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Applying the Design Filter to Hexagons

Photo: Saturn’s North Pole hexagon, via NASA/JPL-Caltech, Attribution, via Wikimedia Commons.

Hexagons (at least macroscopic ones) are relatively rare in nature. The most common place we see them is in beehives. It could be argued that if bees are intelligently designed, for which there is ample independent evidence, then the structures they create are also intelligently designed. We might argue that hexagons are the most efficient packing spaces for the least amount of material. We might point out that the design also provides more robust protection against stress than square-shaped cells. We can see that the structural design performs a function.

Our propensity to infer design, though, has to face up to other examples of hexagons in the non-living world. Some have been difficult to explain by natural law.

Columnar Basalt

When lava cools, it often forms polygonal-shaped columns, and hexagons are the most common shape. Many physicists have tried to understand how this occurs. There have been partial solutions, but nothing fully satisfying. A paper in Physical Review Letters reproduces the hexagonal columns with a mathematical model. The basic idea is summarized in a news release at APS Physics, along with a stunning photo of a pyramid of hexagonal basalt columns at the Giant’s Causeway in Ireland. It sure looks designed. How do we make a proper inference?

The surface of cooling lava contracts more quickly than the still-warm liquid underneath, creating a stress that is relieved by the formation of cracks. Martin Hofmann from the Dresden University of Technology, Germany, and colleagues considered a uniform lava layer and calculated the energy released from different crack patterns. They found that, in the initial stages of cooling, when the cracks start to appear at random places on the surface, the energy release is greatest if the cracks intersect at 90-degree angles. Butas the lava continues to cool and shrink, and the cracks collectively start to penetrate into the bulk, more energy is released per crack if they intersect at 120-degree angles. This transition from individual to collective growth of the cracks drives the pattern from rectangular to hexagonal. The hexagonal pattern is then maintained as the lava cools further, eventually leading to an array of hexagonal columns, similar to those seen in nature. [Emphasis added.]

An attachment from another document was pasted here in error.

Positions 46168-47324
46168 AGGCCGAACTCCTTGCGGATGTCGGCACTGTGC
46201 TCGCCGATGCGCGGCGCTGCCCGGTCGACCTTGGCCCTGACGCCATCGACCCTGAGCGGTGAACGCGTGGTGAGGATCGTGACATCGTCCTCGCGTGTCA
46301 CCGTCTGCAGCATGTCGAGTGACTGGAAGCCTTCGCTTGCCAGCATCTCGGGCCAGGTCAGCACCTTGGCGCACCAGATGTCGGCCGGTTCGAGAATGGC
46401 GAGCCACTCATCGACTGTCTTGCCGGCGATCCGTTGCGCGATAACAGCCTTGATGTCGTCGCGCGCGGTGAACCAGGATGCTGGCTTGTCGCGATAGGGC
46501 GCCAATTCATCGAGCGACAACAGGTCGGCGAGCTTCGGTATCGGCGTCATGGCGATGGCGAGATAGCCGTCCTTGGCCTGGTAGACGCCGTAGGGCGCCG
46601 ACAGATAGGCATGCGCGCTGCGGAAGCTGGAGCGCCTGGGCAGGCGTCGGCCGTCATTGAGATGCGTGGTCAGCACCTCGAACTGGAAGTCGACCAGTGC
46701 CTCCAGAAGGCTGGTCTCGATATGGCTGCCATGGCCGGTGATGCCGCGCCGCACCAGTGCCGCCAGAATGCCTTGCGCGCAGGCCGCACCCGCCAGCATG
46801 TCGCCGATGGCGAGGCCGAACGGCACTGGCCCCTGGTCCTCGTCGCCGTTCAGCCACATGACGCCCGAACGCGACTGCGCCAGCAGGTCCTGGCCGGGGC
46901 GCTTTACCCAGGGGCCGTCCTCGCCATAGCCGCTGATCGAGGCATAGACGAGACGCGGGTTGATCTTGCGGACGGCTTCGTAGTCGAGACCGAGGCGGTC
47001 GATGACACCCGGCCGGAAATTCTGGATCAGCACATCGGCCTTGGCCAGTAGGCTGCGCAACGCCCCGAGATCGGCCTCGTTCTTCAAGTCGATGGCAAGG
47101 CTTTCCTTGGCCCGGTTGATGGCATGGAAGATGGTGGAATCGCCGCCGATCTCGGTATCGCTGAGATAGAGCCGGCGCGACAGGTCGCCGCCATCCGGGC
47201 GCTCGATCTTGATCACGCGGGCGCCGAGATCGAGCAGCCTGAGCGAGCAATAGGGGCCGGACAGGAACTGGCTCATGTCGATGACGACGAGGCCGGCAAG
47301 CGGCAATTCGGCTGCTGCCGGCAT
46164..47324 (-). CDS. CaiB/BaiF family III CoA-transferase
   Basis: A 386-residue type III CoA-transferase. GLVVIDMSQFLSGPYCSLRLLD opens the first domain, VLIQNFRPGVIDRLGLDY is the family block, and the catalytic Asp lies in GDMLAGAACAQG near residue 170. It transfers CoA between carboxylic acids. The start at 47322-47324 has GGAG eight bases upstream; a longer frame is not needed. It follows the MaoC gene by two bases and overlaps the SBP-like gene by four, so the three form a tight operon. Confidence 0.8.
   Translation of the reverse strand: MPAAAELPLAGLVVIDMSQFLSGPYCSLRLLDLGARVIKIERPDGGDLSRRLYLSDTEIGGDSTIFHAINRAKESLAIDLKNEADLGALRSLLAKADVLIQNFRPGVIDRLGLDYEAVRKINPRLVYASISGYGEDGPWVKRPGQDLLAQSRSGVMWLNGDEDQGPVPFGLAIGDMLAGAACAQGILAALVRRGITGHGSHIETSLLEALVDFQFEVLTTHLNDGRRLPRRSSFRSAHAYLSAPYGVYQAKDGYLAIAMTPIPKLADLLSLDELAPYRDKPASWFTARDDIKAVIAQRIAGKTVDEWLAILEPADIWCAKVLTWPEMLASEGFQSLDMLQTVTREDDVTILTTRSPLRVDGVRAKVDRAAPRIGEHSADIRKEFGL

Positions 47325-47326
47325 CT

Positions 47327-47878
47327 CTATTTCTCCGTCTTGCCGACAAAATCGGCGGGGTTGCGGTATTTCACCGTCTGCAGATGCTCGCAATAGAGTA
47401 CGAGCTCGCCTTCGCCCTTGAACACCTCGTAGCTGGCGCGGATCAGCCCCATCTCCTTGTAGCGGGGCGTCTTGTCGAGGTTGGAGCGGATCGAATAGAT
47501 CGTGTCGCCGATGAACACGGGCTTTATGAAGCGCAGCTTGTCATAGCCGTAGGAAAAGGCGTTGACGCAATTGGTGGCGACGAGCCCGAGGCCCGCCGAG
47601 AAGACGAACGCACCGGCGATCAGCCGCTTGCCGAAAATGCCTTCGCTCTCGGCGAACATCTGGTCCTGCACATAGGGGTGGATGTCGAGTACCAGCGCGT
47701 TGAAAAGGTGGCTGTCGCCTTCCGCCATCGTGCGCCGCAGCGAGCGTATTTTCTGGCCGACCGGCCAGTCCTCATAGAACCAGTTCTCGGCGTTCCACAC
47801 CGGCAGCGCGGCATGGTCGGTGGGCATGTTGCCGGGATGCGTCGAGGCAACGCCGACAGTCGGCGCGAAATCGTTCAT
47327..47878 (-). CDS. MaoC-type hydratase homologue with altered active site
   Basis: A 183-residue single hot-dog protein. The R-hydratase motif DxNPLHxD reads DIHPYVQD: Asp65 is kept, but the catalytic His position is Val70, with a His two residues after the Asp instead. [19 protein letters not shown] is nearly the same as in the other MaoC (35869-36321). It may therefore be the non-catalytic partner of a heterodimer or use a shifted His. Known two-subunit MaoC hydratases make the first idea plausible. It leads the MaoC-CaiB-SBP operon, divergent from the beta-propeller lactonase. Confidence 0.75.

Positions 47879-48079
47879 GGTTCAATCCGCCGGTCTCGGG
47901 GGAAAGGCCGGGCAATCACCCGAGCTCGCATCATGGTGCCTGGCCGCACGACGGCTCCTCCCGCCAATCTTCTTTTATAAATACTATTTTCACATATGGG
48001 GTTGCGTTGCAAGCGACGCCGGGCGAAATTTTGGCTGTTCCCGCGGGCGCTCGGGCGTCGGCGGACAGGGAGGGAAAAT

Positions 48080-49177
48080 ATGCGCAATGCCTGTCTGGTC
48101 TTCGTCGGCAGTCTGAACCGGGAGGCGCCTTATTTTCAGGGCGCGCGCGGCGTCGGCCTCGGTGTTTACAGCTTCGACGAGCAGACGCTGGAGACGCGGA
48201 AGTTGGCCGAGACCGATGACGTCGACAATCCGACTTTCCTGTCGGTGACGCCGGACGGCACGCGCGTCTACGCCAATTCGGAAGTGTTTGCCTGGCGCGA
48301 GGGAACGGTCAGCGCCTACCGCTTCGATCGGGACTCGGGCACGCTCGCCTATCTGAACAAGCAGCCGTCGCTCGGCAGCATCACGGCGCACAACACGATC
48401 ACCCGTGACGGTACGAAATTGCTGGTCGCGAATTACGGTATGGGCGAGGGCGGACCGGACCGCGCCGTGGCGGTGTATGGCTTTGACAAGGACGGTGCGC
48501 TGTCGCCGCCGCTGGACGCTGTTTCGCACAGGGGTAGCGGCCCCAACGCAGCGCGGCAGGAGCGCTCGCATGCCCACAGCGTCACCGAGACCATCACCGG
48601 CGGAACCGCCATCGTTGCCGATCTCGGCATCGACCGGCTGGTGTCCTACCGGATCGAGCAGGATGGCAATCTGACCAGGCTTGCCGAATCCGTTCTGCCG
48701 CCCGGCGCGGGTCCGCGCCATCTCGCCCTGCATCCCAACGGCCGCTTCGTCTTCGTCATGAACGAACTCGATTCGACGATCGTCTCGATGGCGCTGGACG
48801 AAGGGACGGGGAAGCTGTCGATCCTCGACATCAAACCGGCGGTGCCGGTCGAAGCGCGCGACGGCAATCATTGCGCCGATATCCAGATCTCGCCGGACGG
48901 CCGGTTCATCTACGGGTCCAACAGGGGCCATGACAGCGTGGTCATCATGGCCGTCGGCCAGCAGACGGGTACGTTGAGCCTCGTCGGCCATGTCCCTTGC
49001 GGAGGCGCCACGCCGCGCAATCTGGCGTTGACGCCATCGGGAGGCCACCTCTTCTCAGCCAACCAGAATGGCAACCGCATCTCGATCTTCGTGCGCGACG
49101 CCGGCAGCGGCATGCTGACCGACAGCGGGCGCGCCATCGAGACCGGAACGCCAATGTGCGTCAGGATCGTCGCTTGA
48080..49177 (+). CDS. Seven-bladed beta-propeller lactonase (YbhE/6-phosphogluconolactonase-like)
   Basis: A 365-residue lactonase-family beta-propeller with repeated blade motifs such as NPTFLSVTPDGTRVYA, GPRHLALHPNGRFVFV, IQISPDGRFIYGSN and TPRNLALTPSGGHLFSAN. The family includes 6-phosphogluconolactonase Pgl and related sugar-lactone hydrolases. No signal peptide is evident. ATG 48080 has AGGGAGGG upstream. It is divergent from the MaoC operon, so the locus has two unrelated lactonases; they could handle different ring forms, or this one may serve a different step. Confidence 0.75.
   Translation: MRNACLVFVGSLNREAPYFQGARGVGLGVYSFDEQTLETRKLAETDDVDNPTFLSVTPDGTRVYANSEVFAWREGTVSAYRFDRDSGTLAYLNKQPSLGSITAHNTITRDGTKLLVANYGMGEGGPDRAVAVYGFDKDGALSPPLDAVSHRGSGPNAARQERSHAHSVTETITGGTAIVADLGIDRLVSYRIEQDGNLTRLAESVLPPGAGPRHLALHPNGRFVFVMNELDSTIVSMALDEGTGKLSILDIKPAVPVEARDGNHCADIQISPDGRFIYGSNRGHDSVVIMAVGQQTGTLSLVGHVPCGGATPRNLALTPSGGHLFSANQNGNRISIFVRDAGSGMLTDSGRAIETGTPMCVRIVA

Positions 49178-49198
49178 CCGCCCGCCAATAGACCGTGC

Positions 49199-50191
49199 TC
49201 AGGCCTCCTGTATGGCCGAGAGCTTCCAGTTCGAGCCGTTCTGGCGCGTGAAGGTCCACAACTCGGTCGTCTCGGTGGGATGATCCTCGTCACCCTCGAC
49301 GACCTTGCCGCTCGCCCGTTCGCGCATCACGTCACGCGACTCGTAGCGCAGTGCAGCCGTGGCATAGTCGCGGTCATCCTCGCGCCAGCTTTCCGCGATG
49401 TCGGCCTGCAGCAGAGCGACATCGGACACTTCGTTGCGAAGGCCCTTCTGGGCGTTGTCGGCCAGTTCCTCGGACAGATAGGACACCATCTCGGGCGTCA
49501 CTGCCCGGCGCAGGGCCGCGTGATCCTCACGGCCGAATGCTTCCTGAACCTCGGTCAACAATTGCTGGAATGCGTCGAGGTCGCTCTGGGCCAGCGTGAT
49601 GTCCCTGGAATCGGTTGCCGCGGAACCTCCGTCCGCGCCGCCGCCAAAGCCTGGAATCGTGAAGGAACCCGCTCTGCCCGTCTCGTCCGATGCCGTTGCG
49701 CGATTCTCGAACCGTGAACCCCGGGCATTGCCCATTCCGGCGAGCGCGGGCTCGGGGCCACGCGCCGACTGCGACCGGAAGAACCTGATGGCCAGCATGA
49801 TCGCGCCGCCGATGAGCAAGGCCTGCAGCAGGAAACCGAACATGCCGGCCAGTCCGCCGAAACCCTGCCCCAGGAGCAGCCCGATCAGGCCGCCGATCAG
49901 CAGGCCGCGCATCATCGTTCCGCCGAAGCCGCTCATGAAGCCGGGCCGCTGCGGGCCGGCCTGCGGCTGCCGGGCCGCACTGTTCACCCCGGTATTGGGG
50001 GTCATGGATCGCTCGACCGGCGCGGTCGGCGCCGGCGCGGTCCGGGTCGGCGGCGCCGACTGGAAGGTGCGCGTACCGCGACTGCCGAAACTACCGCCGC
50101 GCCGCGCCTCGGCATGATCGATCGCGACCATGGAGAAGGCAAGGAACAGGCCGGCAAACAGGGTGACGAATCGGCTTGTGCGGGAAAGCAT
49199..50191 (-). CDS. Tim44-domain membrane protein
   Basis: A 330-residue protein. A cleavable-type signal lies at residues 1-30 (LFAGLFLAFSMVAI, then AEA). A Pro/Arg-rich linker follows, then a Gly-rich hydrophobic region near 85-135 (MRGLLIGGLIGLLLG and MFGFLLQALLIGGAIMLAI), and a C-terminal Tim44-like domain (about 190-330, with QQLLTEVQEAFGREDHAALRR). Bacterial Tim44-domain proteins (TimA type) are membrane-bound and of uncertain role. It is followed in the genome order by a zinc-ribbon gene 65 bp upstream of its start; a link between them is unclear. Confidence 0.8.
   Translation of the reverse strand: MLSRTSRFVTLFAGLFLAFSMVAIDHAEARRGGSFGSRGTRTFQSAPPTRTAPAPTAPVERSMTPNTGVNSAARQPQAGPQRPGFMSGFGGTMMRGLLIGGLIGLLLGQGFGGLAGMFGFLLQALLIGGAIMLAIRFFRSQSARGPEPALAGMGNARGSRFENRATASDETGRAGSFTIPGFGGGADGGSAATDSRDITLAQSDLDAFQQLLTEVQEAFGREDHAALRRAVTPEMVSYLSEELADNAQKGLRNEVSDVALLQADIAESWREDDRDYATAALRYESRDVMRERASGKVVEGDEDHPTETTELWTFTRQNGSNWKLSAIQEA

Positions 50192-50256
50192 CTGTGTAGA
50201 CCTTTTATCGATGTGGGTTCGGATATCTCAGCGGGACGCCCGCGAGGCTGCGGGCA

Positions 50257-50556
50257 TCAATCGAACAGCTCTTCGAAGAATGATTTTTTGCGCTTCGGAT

One can find columnar basalt in many locations: in the Grand Canyon, in Yellowstone Canyon, in Utah’s Zion National Park, in the Rocky Mountains, at Devil’s Postpile in the Sierra Nevada, and of course at the Giant’s Causeway, along with other places around the world. The uniformity of the columns can be impressive, but they are rarely perfect. Many times other polygons are mixed in with the hexagons. 

Saturn’s North Pole Hexagon

A giant hexagon made up of clouds has persisted for decades on Saturn’s north pole. This formation has baffled scientists since it was first discovered by the Voyager spacecraft in 1981. It appears to be unique in the Solar System, and it’s huge: 20,000 miles across and 60 miles deep. Saturn’s south pole also has a giant vortex, but not this polygonal shape. describes attempts to explain the feature: